THE HOLIDAY party was going full swing—had been for an hour or so—but I was working at my desk. It wasn’t because I was a workaholic trying to make points with the boss. Well, maybe it was, a little. But it was more because I didn’t know any of those people, since I had only been here a month. I did want to finish out one more account before I went and tried to be social.
I really don’t have the personality to be charming and witty. I’m too serious and too geeky, and I never really know what to say to someone.
But I was enjoying the music I could hear faintly over the distant buzz of voices. And I was talking on the phone with my mother, so I wasn’t actually working working.
“Do take care of yourself,” she instructed. “I’m worried that you’re alone for the holidays.” This sounded a little more intense than my mother’s usual fussing.
I broke up with my boyfriend when I transferred here, because we both knew a long-distance relationship wasn’t going to work for us. We just weren’t that committed to each other. Ted had been more of a fuck buddy than a lover, since we hadn’t really attempted to date. We each showed up at the other’s apartment, ate and fooled around, and then left the next morning. We’d been together for almost a year, and I hadn’t even left a stray book at the man’s place, never mind clothing or a toothbrush. That was what we had wanted at the time, since we were both rebounding from high-maintenance, messy relationships.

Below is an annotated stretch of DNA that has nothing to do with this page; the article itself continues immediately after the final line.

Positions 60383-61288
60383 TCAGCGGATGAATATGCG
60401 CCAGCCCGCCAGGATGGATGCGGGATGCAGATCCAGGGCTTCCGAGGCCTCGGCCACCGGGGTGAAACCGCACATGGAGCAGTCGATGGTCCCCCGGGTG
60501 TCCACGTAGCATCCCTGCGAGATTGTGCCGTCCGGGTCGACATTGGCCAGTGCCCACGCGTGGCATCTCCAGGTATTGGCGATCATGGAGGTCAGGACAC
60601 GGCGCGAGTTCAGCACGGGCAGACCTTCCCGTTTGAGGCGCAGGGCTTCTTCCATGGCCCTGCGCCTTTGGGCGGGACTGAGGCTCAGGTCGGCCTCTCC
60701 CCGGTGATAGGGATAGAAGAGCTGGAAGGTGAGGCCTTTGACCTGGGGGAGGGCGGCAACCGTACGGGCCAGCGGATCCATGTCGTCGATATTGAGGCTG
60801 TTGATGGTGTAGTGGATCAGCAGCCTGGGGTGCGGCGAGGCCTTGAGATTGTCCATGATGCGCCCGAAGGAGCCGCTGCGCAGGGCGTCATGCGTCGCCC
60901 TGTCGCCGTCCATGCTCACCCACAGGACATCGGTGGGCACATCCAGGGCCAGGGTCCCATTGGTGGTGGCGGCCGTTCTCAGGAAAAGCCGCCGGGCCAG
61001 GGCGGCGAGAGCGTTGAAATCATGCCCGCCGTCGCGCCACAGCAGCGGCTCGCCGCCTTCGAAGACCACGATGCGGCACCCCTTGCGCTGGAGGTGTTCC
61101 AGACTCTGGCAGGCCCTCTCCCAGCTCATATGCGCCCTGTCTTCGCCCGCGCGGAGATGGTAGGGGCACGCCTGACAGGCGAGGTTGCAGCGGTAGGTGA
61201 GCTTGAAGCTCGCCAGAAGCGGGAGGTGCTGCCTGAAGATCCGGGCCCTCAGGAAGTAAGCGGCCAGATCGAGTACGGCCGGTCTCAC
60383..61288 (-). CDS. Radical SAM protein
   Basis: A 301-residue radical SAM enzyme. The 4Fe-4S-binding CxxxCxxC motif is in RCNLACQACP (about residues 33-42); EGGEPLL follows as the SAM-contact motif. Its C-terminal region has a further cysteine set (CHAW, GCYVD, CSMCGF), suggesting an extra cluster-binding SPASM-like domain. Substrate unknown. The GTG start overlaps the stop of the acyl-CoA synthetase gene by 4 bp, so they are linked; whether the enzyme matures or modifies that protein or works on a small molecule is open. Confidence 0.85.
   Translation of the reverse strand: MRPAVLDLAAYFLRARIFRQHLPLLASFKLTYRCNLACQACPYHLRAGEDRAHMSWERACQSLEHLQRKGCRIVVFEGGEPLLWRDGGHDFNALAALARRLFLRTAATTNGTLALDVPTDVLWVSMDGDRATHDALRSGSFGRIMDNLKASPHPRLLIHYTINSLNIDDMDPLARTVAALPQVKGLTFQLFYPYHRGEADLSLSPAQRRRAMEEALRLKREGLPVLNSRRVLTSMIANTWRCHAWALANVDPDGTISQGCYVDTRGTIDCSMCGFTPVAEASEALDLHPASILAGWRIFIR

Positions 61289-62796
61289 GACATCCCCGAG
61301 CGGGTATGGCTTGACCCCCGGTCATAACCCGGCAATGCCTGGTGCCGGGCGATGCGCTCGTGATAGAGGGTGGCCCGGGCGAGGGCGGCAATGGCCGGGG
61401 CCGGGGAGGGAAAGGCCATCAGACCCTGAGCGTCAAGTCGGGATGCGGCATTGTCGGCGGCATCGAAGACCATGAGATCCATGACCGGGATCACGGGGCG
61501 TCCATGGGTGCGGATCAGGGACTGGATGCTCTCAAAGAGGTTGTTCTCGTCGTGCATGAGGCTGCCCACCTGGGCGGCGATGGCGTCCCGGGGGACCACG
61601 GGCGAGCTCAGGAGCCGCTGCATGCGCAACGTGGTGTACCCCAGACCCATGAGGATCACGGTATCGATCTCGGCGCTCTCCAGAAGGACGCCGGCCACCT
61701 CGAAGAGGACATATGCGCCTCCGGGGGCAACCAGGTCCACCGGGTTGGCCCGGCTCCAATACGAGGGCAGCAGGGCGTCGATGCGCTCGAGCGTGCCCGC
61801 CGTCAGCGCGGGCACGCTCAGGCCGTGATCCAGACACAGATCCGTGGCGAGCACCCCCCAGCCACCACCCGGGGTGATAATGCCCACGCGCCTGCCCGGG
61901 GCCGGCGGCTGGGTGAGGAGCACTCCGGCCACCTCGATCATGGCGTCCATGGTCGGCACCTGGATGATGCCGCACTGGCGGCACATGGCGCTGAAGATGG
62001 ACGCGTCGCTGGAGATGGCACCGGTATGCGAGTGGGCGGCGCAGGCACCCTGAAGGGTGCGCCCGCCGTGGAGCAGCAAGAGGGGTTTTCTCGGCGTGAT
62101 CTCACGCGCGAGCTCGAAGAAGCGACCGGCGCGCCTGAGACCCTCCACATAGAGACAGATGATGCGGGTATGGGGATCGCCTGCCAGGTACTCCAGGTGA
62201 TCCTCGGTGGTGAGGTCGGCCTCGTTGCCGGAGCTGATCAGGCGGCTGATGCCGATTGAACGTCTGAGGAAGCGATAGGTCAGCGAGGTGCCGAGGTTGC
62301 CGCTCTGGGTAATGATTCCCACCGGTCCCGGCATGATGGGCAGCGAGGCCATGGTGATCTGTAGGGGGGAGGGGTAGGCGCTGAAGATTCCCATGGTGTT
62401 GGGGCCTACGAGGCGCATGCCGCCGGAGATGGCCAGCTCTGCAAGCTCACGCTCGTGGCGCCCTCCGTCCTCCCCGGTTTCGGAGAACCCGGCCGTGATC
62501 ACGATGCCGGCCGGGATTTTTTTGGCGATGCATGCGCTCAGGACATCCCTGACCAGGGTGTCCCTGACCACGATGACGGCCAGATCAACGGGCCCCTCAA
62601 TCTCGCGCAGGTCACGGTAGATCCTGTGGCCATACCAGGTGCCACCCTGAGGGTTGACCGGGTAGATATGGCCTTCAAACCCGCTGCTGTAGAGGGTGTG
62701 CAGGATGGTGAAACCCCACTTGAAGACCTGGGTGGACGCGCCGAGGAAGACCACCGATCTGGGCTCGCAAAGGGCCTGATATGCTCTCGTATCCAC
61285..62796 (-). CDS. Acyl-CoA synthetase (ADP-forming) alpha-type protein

“I’ll call,” I promised. “And being alone isn’t a bad thing.”
Christmas and the end of the year were coming, but at this company, no one took a vacation, so I couldn’t go home for the holidays. I usually did, no matter where I was working. This was the first year I wouldn’t be able to.
“It’s the Solstice today,” she murmured. “The beginning of the Yule. You received your presents?”
I had no idea what she was talking about. We celebrated Christmas when I was growing up; my parents had been devout but not pushy about it. They did the same thing every year—no matter how old the children were—and that was send new clothing for Christmas every year. And I teased them about it, because I felt I was too old for such things. The Yule Cat wouldn’t eat me because I didn’t have new clothing.